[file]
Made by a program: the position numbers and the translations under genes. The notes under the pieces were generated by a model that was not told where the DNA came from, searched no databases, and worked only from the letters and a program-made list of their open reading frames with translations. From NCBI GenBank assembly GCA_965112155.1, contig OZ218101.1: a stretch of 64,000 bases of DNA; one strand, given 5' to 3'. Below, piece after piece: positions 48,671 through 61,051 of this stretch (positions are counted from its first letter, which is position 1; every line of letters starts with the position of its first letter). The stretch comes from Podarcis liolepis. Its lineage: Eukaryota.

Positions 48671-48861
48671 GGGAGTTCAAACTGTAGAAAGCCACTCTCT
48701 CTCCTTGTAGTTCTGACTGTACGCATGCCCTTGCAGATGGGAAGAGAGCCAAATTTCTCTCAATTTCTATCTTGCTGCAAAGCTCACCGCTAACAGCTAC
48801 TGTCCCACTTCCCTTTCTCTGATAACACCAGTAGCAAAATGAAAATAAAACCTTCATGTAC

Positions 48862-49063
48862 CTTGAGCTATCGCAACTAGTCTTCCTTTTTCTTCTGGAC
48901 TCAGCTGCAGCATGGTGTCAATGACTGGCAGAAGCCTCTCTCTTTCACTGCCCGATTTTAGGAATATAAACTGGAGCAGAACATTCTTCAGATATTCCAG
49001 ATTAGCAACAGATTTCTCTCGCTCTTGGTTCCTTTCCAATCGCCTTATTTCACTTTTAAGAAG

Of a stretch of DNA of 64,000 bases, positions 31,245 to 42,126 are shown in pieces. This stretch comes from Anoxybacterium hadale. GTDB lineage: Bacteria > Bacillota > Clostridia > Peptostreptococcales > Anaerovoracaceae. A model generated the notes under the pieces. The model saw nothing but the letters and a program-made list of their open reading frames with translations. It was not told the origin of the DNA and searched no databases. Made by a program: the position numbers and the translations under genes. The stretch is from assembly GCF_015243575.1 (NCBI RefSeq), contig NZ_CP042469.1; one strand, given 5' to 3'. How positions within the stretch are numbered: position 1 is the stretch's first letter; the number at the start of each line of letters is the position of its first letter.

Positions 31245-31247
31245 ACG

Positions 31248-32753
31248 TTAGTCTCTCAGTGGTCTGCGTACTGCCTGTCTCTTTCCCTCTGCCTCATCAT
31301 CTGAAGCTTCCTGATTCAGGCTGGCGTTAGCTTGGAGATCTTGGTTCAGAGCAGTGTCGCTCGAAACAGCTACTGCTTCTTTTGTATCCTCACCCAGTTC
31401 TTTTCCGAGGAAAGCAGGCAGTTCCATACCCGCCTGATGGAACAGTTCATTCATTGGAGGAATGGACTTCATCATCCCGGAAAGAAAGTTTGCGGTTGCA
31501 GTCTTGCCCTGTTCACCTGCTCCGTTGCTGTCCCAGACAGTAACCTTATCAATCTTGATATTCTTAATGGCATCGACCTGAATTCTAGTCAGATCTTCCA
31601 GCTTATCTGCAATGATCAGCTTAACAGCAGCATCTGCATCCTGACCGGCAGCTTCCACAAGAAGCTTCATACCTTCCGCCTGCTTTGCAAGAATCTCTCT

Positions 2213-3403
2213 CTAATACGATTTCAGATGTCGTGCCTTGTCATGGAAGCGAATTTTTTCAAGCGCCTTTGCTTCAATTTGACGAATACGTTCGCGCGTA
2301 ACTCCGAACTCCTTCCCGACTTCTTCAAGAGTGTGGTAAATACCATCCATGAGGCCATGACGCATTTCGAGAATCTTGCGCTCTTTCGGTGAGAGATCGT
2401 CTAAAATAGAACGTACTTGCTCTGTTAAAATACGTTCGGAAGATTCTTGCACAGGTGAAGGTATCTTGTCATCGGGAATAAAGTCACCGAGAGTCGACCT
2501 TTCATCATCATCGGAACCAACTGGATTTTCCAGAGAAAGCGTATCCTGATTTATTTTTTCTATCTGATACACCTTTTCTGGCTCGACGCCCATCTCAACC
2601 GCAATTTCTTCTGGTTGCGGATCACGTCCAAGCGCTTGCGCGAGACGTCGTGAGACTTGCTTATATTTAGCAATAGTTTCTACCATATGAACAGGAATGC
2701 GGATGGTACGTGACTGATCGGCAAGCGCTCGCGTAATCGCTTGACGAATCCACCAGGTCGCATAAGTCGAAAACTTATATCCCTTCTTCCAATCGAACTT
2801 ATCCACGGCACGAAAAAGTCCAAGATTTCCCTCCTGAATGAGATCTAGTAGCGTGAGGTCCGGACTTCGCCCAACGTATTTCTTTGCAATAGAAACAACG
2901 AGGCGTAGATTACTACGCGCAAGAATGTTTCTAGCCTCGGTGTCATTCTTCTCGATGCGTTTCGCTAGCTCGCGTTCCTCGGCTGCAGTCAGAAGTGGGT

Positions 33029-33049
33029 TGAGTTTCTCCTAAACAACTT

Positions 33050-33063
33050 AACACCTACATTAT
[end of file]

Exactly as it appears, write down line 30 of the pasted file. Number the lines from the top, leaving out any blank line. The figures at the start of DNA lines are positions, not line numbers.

Positions 33050-33063